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Subject: Re: [wsbpel] SOA Patterns


The answer to that is OASIS BPSS - where the pattern
behaviours for valid agreed interchanges are laid out
between two parties.

They then agree to follow those patterns.  BPSS is
adding some WSDL support - and essentially an
ASAP interaction within that BPSS is then just a
point node - where BPSS controls and manages
the pattern around that interaction.

You will find extensive work on UML and patterns
within the BPSS specifications and the CEFACT work
on business collaborations.

Thanks, DW.

----- Original Message ----- 
From: "Paul Denning" <pauld@mitre.org>
To: <wsbpel@lists.oasis-open.org>; <public-ws-chor@w3.org>
Sent: Friday, March 05, 2004 4:32 PM
Subject: [wsbpel] SOA Patterns

> I am wondering if W3C WS-Chor or OASIS BPEL TC are thinking about the
> following:
> Assuming minimal essential SOA includes services with descriptions (WSDL)
> and interaction via messages (SOAP), other things we might think of as SOA
> are just different ways of realizing SOA.  I call these "SOA Patterns".
> For example, some SOA realizations may have a BPEL engine for
> In some sense, the BPEL flow is just like any other web service with a
> description and SOAP endpoint to invoke or start the flow.  However, SOA
> with BPEL seems special enough (in contrast to SOA without BPEL) that we
> might want to call it a SOA Pattern (and give it a name or URI to identify
> it like a namespace).
> Some realizations of SOA may not use UDDI for runtime discovery (late
> binding), while others depend on UDDI much like we typically depend on DNS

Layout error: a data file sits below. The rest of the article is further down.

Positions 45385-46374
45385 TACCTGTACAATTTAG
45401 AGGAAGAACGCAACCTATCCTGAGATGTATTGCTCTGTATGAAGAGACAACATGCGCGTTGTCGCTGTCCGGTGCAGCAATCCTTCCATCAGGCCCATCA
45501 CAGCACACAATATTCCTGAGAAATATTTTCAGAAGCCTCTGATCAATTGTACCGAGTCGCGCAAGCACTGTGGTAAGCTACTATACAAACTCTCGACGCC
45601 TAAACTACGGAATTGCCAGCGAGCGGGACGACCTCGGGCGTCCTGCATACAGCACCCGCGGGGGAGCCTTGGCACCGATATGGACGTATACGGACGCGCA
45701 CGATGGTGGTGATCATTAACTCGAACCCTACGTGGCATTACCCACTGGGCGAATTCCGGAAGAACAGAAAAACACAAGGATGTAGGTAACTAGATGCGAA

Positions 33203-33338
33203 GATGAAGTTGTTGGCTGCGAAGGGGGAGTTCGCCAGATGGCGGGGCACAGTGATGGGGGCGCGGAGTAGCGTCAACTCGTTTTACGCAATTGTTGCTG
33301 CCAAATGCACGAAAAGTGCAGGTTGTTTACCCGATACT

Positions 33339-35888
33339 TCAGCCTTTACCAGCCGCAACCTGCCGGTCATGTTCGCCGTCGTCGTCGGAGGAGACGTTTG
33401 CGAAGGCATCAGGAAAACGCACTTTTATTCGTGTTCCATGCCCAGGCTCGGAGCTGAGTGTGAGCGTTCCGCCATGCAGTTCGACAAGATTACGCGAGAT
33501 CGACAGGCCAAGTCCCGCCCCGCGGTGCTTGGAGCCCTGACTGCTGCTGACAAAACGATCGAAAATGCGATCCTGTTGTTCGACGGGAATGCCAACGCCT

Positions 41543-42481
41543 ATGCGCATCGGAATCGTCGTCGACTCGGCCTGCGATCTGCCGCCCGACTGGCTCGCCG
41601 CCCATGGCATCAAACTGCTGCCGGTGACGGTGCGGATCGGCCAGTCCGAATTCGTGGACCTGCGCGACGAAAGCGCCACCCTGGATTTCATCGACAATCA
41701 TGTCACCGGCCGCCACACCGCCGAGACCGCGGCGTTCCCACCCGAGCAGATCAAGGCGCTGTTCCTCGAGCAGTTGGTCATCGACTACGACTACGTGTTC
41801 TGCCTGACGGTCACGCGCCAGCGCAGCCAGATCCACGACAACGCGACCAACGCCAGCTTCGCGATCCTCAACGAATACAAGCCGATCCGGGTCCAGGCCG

> to resolve hostnames to IP addresses.  SOA with UDDI may be another SOA
> Pattern.
> Some realizations of SOA may want to federate discovery.  There may be a
> BPEL flow defined that involves a query to one UDDI server (or a proxy) to
> find other registered (private) UDDI servers.  The BPEL flow would then
> query each of these UDDI servers for a specific service binding (e.g.,
> specifying a tModelBag).  The BPEL flow would join the results of these
> queries, and perhaps do some other consolidation or trimming.  It could
> even include a query to a semantic web match-maker before it queries UDDI;
> the semantic match helps construct the appropriate UDDI query.  If
> searching UDDI using a categoryBag and specifying a keyValue in a
> particular taxonomy, the BPEL flow may be able to invoke a thesaurus
> service to lookup similar terms in other taxonomies or ontologies.
> there is a private UDDI registry dedicated to a certain industry, like
> photography [1].  In the hypothetical BPEL flow above, where it looks for
> other UDDI registries, it could narrow the set of private registries to
> those that use a particular taxonomy (e.g., related to photography).  That
> is, I have a registry of registries where each registry can be assigned
> categories corresponding to the types of things that are in that registry.
> This BPEL flow may be exposed as a single service, which is itself part of
> another BPEL flow.
> Such an arrangement of services is clearly beyond minimal essential
> SOA.  It could be a SOA Pattern, or a way of implementing SOA within an
> organization or enterprise.
> If WS-CDL describes the interaction between organizations (e.g., B2B), and
> BPEL describes the flows within an organization (EAI or SOI), then how do
> describe the SOA Pattern?
> [1] http://production.pictureservices.org/directory/web
> Paul
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